Saturday, May 4, 2013

Vietnam Vet sounds off

May 4, 2013

A Vietnam Vet sounds off... we know you are listening in Jane and we don't care if you don't care... (Cross-posting from a social media page)

To that one person who is protesting this war, thinking you are anonymous in a crowd among thousands ...

I know you. I met you many years ago.

You were the only stranger at my going away party in 1968 and, you offered this toast; "Here's to hoping you don't come back".

I know you.

As our troop bus headed for the plane that would take us to Vietnam, you, and hundreds of your highly organized “friends”, lined the street, spat at us and shouted "baby killers go home."

I know you.

You frolicked in Hanoi on a publicity stunt, giving aid and comfort to our enemy, betraying American POWs ...even while so many of my brothers were making the ultimate sacrifice. Yet, you were never brought to justice for that atrocity or even offered a sincere apology.

I know you.

With your delight of every GI body count reported through the American media, with your every protest of “make love, not war”, you emboldened our enemy... supported their cause, lengthened the war... resulting in even more Americans being wounded and killed.

I know you.

You were so pleased with yourself... your protests made me too ashamed go home at the end of my tour... to face my family... to even question my own patriotism. I thought I was fighting the noble fight... to free people... people I didn't even know, but who deserved freedom.

Yet, I told myself, even you have the right to protest, to dissent, to be free. I and my brothers gave you that right.

I know you.

For the next thirty years, you were there... reminding me of that shame. Laughing at my silent and hidden pain. Your enormous ego and arrogance never once allowed you to apologize for your words and actions. Or, to genuinely honor my fallen comrades.

Oh yes, I know you.

In fact, I know you so well that now, I no longer fear you... I pity you. Eventually, I did regain my pride, my patriotism and my self worth. I am content in the fact that I paid my dues to be an American... you did not. I looked into the eyes of those I fought to free and protect. I saw the gratitude.

You did not.

I accepted that we did not lose the war... we quit the war... because of people like you... making all that I and my brothers sacrificed moot ...meaningless.

I know you very well.

I have the warm memories of my fallen comrades whom, in the greatest act of humanity, gave their lives so strangers could have the chance to experience the wonderful sensation of being free... the same freedoms you had then... but did not earn... can't understand now, and will never fully appreciate.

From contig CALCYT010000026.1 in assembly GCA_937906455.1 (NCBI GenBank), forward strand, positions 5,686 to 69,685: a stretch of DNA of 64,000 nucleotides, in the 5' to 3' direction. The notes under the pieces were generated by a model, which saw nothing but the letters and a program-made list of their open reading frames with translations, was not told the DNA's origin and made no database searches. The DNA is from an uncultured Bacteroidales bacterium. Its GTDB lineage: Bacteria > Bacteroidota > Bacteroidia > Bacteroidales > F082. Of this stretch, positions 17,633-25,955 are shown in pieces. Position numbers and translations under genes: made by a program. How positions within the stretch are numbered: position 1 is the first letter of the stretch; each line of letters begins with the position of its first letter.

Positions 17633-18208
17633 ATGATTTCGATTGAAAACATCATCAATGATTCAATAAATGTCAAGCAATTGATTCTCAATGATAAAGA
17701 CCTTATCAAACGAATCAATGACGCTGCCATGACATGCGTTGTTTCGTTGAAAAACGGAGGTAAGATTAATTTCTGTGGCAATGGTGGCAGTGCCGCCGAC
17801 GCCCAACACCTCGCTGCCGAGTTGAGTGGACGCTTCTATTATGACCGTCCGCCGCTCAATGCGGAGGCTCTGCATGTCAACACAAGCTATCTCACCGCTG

You have nothing.

My conscience is clear for the millions who lost their lives because we left Vietnam... that the South Vietnamese lived for years under great hardships... because of you.

I know you better than you know yourself.

You hated our president more than you loved your country.

You are weak.

You thrive on being politically correct... not because you believe, but because you have nothing else to justify your weakness. Like the rest of your life, it's simply a game.

Now you say you support our troops, but not the war... that is an impossibility. And, you know it. Again, games.

You have paid no dues to be an American. To me, you are a non-entity, without cause nor voice.

Finally, you ignore the fact that true Americans remain loyal to America and it's defenders, no matter who is in the White House.

We are Americans...

You are a person with an incredible sense of narcissistic, self-righteousness, but, a person without a country.

I wrote this during the first Gulf War, when the protests against Bush started and Jane Fonda was promoting her new book. Once posted on, I got hundreds of responses. Many were positive and supportive. Most were vial. So I took the post down.

Even though I experienced all the above, this was not written from one person to one person. It is a composite statement of what all Vietnam Veterans experienced, to, all those who could not, or would not, understand the long-term effect of their actions. But, I did want to make it personal to the reader. And, no, I did not mean the only way one can “pay dues” to be an American is to serve. Of course, millions of Americans pay dues every day.

Bottom line, these people can no longer get to me because I no longer recognize them as Americans. I see them as the pests that invade a home. Cockroaches, hiding deep in the woodwork that swarm in the middle of the night to spread filth and breed other roaches.

Since 1969, I finished my degree, built a great career, traveled the globe, working at the corporate level with some of the world's largest companies, just celebrated our 40th anniversary, have two incredible grandkids, another on the way, my son is finishing his ph.d at Loyola, I was able to semi-retire at 61

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